The tulip display on the terrace at Reveley Lodge with pink and white tulips and blue forget-me-nots.
  • Common name: Tulip
  • Type: Bulb
  • Flowering: N/A
  • Height and spread: Depending on variety from 15 to 75 cm x 15 cm
  • Soil: Good drainage
  • Aspect: Full sun
  • Hardiness: Fully hardy 
  • Care: Easy

Tulipa: A group of perennial bulbs that produce goblet shaped flowers on top of strong upright stems, grown for their vibrant colour displays in late spring.

Want to find them at Reveley? Look on the terrace outside the conservatory, the long bed at the end of the lawn and most of the borders. Tulips are divided into 15 divisions mainly defined by their flower characteristics – single or double; cup-shaped, bowl-shaped or goblet-shaped; fringed, parrot or lily-flowered; long, slender-petalled or star-shaped.  See how many different types you can identify in the garden at Reveley, look out for goblet, parrot, dwarf and flame shapes.

Tulips are an excellent choice for formal displays, especially when planted together with Forget-Me-Nots (Myosotis), or wallflowers (Erysimum). Tulips look good planted in containers and some varieties such as Tulipa sprengeri can be naturalised in grass.  The dwarf tarda varieties wouldn’t look out of place on a rockery.  Tulips also make an excellent cut flower.

Tulipa bulbs should be planted at a depth equal to two to three times their height from mid – late autumn, discard any damaged or mouldy bulbs – in full sun in fertile free draining soil.  If you want to use the same bulbs the following year it is usually safer to lift them about six weeks after flowering when the foliage has turned yellow.  After the bulbs have been cleaned and dried they can be stored in a dark well-ventilated place until the autumn.  If your border is likely to be baked in full sun in summer you may be lucky and get away with leaving the bulbs in the ground all year.  The dwarf varieties may flower without lifting.  If you do plan to lift your tulips remove the flower head as soon as it is finished flowering to prevent the plant from putting it’s energy into producing a seedpod.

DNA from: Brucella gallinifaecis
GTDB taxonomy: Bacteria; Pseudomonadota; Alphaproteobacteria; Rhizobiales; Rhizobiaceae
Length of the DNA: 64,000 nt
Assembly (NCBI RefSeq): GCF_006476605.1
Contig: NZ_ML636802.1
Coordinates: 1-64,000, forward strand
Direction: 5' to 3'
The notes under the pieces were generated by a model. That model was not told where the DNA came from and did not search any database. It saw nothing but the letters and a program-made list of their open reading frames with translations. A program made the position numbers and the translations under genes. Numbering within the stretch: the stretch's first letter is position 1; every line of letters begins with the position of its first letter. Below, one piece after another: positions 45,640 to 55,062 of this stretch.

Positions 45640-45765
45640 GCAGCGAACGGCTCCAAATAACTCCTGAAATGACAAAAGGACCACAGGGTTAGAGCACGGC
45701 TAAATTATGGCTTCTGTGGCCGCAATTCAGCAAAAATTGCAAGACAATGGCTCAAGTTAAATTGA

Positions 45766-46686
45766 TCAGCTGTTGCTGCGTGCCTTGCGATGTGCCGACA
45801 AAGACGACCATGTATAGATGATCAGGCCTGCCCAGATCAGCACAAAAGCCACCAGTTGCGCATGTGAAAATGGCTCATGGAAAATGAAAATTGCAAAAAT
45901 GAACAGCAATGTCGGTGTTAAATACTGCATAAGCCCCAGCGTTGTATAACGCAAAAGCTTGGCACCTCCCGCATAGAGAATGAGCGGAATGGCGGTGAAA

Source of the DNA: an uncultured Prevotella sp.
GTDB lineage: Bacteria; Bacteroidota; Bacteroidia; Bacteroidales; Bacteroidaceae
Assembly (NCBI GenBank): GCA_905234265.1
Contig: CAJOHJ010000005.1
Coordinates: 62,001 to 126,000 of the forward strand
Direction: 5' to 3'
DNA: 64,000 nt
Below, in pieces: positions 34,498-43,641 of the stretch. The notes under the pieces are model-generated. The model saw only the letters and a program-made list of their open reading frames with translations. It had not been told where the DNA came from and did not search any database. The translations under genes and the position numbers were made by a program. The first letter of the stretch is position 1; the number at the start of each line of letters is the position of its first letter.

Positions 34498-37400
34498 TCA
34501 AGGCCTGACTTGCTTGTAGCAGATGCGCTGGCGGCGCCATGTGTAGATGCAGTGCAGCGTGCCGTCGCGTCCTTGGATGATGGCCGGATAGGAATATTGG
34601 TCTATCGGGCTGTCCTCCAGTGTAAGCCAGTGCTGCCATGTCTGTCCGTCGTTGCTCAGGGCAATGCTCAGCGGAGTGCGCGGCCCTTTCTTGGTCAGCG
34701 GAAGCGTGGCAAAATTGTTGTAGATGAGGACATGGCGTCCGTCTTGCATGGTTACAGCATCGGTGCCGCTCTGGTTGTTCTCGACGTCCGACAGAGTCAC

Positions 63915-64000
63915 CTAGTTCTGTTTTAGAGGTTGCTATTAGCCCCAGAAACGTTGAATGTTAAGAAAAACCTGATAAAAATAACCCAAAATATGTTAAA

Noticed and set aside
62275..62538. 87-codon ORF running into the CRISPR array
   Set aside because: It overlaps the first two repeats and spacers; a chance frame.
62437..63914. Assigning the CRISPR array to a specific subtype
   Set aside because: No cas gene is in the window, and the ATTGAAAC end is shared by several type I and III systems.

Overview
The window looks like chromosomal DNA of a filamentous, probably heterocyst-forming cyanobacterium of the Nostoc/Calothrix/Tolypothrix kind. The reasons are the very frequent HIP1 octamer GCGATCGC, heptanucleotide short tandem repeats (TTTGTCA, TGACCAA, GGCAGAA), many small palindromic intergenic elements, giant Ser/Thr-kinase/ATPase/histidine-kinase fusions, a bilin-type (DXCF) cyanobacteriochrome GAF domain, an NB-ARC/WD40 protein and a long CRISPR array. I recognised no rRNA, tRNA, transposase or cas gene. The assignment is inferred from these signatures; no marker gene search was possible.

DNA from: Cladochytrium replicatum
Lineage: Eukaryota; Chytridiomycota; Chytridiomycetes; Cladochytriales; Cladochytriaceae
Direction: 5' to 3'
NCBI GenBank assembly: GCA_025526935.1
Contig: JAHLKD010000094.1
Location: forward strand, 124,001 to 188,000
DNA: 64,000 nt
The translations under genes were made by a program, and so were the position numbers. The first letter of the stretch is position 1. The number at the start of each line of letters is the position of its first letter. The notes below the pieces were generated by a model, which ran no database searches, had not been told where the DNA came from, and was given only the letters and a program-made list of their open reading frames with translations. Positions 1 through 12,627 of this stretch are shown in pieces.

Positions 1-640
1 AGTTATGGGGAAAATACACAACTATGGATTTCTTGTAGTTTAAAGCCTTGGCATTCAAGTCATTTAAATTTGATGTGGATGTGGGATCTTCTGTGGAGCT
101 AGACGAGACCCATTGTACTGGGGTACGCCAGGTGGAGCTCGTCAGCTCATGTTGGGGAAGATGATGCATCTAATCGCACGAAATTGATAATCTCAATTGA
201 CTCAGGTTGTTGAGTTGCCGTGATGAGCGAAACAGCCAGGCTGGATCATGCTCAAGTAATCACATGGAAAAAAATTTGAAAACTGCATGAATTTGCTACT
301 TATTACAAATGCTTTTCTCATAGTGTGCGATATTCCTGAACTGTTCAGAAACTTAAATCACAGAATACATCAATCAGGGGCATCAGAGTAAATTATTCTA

Tulip fire is the main disease to be aware of: leaves may grow distorted or twisted soon after appearing, withering and failing to develop; or as brown spots on leaves which can resemble scorching; or as spots on flowers causing them to rot.  Unfortunately the only solution is to dig up and destroy the bulbs.

Tulips originated from Turkey, as the trade routes widened in the sixteenth century they were imported into Holland becoming so desirable that they triggered the famous Dutch tulip mania – the bulbs became equal to currency changing hands for vast amounts of money.  It is reputed that when Carolus Clusius (regarded as the founder of the Dutch flower business) wrote the first major book on tulips in 1592, they were so popular that bulbs were regularly stolen from his garden.  Let’s hope that doesn’t happen at Reveley, although the squirrels have a lot to answer for…